And for something more relevant, given perhaps the maintenance issues this week on the prop fleet - how are the ATRs looking as a fleet replacement?
Having operated ATR, I’d pick Q400 everytime. Not as expensive to lease, buy or maintain and much quicker, so more sectors per day.
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Old 8th Apr 2022, 00:17
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Originally Posted by Colonel_Klink View Post
Slightly off topic…but is this correct?

If Rex are now pricing themselves above Virgin, then they are going to really struggle.

I also thought OOL was one of their better markets loads wise. That should also ring major warning bells moving into school holidays.

I’ve been amazed at the number of 73s that do seem to be parked around airports - especially when they only have 6 frames, as well as the time between turn arounds. There was a 73 that was on a 2 hour turn in MEL the other day at 8:30 in the morning.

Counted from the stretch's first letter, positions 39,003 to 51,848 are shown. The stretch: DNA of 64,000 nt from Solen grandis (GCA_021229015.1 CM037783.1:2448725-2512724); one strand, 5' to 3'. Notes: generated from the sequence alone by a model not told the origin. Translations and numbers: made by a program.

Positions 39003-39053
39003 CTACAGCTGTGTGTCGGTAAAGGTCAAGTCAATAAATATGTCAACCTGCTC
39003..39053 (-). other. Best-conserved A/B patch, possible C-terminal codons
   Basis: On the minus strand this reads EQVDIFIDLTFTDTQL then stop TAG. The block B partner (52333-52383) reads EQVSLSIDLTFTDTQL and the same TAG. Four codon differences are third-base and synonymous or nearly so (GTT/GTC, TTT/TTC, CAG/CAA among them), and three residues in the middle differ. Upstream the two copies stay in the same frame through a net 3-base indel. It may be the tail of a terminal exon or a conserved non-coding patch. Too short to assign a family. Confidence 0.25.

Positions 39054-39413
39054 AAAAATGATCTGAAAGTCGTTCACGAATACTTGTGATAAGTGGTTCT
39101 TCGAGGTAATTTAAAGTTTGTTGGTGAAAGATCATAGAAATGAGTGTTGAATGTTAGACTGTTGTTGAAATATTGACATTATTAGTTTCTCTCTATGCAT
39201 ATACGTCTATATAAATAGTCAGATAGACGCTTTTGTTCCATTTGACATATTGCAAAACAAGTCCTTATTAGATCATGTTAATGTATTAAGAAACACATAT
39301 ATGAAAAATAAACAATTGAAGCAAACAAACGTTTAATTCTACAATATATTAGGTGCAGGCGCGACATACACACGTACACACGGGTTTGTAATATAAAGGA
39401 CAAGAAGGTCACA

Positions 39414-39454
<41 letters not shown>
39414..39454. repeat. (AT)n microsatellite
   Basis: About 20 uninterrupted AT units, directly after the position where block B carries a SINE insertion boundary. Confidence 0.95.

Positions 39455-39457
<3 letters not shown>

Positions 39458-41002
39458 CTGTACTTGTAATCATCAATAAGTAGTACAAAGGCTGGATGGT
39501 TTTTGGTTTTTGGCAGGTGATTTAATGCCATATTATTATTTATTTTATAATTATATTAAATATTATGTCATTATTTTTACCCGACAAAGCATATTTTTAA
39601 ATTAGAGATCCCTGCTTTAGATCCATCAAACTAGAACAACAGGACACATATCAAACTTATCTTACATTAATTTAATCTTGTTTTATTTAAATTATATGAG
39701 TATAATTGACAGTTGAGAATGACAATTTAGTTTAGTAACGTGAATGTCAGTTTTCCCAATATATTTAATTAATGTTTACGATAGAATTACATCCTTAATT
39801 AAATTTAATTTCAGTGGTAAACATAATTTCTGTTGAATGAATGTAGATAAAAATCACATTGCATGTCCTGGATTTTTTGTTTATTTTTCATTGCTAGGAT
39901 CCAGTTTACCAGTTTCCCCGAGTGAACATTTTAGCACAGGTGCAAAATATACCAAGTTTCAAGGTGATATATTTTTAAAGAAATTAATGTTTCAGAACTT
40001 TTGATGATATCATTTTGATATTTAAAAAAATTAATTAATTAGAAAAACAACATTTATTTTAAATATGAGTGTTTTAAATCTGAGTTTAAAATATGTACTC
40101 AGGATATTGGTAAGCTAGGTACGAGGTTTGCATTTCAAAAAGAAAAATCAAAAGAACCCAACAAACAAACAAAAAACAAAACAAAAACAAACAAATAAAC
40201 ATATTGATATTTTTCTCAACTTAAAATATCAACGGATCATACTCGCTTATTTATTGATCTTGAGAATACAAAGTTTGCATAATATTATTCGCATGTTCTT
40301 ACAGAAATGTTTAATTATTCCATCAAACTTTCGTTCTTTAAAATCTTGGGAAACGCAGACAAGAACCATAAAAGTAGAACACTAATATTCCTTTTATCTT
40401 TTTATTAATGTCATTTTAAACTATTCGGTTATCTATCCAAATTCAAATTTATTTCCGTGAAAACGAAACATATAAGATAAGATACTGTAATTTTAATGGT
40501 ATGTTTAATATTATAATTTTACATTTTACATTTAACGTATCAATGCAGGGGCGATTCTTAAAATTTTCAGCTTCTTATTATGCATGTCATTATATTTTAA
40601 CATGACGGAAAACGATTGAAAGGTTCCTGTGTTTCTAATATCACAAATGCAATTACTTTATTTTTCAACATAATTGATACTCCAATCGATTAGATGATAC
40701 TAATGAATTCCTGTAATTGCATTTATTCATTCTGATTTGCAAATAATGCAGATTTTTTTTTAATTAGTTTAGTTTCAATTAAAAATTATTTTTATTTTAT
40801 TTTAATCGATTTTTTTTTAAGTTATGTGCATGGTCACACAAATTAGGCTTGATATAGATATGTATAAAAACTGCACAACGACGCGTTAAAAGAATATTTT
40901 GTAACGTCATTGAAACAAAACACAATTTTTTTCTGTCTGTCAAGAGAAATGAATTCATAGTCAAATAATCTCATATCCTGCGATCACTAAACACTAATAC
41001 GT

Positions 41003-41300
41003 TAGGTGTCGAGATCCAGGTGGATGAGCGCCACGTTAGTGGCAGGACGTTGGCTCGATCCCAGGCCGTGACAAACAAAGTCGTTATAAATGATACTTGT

Looks like more of their pilots are leaving to go back to Virgin. And now that QF are hiring again, they will start to lose SAAB crew too

And for something more relevant, given perhaps the maintenance issues this week on the prop fleet - how are the ATRs looking as a fleet replacement?
there wont be any money left for the ATRs
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Old 16th Apr 2022, 03:53
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Originally Posted by Jenna Talia View Post
Excess fuel feed before light-off during engine start can cause a flame throw with smoke or just smoke without the flames from the exhaust at the rear of the engine. Normally a non event.
I wonder if the event was accompanied by an Engine Fire and/or Tailpipe hot warning?

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Old 15th Nov 2022, 05:18
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4 Minutes to Evacuate a SAAB?!?

How the hell does it take 4 minutes to evacuate a commuter turboprop, on the ground, in almost-perfect conditions? Correct me if I'm wrong (often am according to the KRviatrix...) but once the skipper orders an evacuation it is not up to them to direct which exits to use - and in this case, given the crew presumed an actual engine fire (firing the bottles, EMER EVAC, etc...), and commanded an evacuation and as a result of the "Use R1 only" command it took 4 minutes to evacuate 25POB!?!?